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Firm Takes a New Line in Making Movies


For a while there it looked as if New Line Cinema could do no wrong. There were the two back-to-back Jim Carrey blockbusters, "The Mask" and "Dumb and Dumber," both relatively cheap considering that the star now commands $20 million a picture. Then there was the $100-million-grossing sleeper "Seven" and "Mortal Kombat." The hits just seemed to keep on coming.

A two-year winning streak solidified the company's standing as a darling of Hollywood and Wall Street alike. Ted Turner, who purchased the 29-year-old independent in 1994 in a stock swap valued at $550 million, looked like more of a genius than ever.

But, like all movie companies that are vulnerable to the vagaries of a volatile, low-margin business, New Line has hit a prolonged dry spell at the box office that's lasted nearly a year. The company has not had a major hit since last fall's sleeper thriller "Seven," starring Brad Pitt.

Last year, New Line's market share was competitive with some of the major studios at 6.6%, whereas currently it's at 3.4%, behind Disney's Miramax.

Even so, market share isn't the full story. Most of New Line's recent offerings have been inexpensive films, which limits the company's losses.

Last weekend, New Line's trademark maverick marketing came through when the company unexpectedly opened the universally panned sci-fi remake "The Island of Dr. Moreau," starring Marlon Brando and Val Kilmer, in the No. 1 spot with $9.1 million.


New Line executives were understandably nervous heading into the weekend, ducking critical barbs such as "Moreau needs a doctor" and "The Island of Dr. Moreau is not worth visiting." Despite the strong opening, Hollywood executives expect a pretty steep drop-off in business.

That bit of positive news comes after a long drought not only at the box office but amid an uncharacteristic dip in New Line's normally active production and release output.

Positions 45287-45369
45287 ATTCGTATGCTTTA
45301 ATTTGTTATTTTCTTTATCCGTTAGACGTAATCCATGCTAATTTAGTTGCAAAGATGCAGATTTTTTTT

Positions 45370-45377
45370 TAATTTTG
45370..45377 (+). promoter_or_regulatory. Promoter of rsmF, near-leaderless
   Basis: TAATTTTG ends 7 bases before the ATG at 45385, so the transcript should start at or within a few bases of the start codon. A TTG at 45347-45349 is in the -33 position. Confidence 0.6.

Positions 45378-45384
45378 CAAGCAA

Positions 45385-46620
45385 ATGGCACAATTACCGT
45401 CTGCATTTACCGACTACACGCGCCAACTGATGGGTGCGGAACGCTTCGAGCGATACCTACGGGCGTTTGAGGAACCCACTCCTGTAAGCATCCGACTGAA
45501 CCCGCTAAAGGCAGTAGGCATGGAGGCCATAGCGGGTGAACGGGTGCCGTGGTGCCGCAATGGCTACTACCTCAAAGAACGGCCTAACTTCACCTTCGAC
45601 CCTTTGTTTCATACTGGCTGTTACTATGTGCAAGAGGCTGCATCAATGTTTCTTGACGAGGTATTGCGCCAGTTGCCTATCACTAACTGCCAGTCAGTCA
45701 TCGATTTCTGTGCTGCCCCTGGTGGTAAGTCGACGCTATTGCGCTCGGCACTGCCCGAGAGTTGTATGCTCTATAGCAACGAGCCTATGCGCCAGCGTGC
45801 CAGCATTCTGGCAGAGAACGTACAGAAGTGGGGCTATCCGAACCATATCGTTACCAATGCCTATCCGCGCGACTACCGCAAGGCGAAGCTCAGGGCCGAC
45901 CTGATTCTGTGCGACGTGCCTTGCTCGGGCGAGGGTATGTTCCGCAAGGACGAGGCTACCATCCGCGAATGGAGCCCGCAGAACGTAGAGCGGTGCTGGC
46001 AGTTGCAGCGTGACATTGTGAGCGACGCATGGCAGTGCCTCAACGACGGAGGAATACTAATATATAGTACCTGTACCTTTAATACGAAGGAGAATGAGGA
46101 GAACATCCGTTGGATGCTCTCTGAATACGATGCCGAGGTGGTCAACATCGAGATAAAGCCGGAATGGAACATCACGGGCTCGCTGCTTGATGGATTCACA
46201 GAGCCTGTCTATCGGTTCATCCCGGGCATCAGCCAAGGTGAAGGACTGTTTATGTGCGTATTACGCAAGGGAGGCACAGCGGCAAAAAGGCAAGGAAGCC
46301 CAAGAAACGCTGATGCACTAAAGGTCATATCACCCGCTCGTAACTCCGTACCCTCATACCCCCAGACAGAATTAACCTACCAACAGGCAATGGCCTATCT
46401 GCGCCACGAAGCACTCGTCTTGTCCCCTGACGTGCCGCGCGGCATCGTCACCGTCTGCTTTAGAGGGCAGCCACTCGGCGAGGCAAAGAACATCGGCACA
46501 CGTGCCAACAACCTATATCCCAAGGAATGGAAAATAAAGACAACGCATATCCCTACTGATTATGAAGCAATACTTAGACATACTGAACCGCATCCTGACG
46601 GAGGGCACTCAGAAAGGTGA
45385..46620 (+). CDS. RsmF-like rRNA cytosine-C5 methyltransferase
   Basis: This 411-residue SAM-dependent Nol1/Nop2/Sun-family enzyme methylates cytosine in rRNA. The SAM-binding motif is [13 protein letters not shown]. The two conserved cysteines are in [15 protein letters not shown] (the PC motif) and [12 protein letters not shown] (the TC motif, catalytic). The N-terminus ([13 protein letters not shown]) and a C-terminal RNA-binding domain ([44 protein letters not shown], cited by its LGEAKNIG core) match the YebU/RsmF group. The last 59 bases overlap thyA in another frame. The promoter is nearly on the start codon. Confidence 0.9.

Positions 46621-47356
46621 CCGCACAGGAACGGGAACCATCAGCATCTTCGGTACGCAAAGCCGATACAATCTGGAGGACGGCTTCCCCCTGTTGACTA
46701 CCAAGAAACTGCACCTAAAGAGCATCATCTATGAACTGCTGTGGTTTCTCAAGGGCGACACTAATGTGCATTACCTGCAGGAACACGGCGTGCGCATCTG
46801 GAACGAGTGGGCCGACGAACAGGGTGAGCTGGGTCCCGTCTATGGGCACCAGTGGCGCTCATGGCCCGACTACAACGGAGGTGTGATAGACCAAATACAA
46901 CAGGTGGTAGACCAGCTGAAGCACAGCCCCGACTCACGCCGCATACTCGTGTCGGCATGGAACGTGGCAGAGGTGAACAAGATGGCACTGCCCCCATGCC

New Line representatives have declined to be interviewed. But the slowdown may be tied to the uncertainty of the company's future in the wake of the pending merger of Time Warner and Turner. In addition, the company strategy has changed. Instead of releasing a batch of low-budget films, it's now feeding its production dollars to a batch of bigger-budget movies as it seeks to go head-to-head with the major studios.

All this comes at a critical time for New Line. The Time Warner acquisition could close in as little as two months.

After that, it's widely expected that New Line would be spun off or sold to the highest bidder after the merger is final. Turner's other movie company, Castle Rock Entertainment, has already been officially put on the block and has been in negotiations with both MCA/Universal Pictures and Sony. Selling New Line and Castle Rock would give Time Warner a way to cut its debt. And its Warner Bros. unit already has plenty of movies to handle.

"The Island of Dr. Moreau," based on the H.G. Wells classic, ushers in a new era of bigger-budget--and riskier--movies for New Line. "Island" is one of New Line's most expensive productions to date at what sources estimated to be in the high $40-million range, although some at the company contend the movie was only in the high 30s. The production was plagued with problems from the outset, which undoubtedly put the movie over its original budget.

Four days into production, the film's director, Richard Stanley, was fired after New Line executives didn't like what they saw in the daily takes. One of the actors, Rob Morrow, walked off, and production was halted until director John Frankenheimer was brought aboard to replace Stanley.

October will mark the debut of New Line's most risky, expensive production ever, "The Long Kiss Goodnight," directed by Renny Harlin and starring his actress-wife, Geena Davis, and Samuel Jackson. Sources said the film went well over its budget of more than $60 million.


In 1994, New Line broke the record on what companies pay for screenplays written on speculation by doling out an astounding $4 million for the Shane Black action thriller. The story is about a housewife who emerges from amnesia to discover she was once an assassin for the government.

Given the huge sum New Line paid for the script and spent on the production, Hollywood will be closely watching the film, which opens Oct. 11.

Lavishing its efforts on big-budget films is a stark contrast to New Line's history. The company built its name on niche marketing of lower-budget, genre movies and had great success with such movie series as "Nightmare on Elm Street" and "Teenage Mutant Ninja Turtles."

With access to Ted Turner's wallet, New Line decided it wanted to play in the big leagues. In 1994, New Line Chairman Robert Shaye told The Times: "It was the one piece of our product puzzle still missing. And it was what I wanted to do with my life. Ted was OK with that."

Shaye and President Michael Lynne sent a clear message to the Hollywood community that the days of low-budget fare were over when they wrote the check for "Long Kiss."

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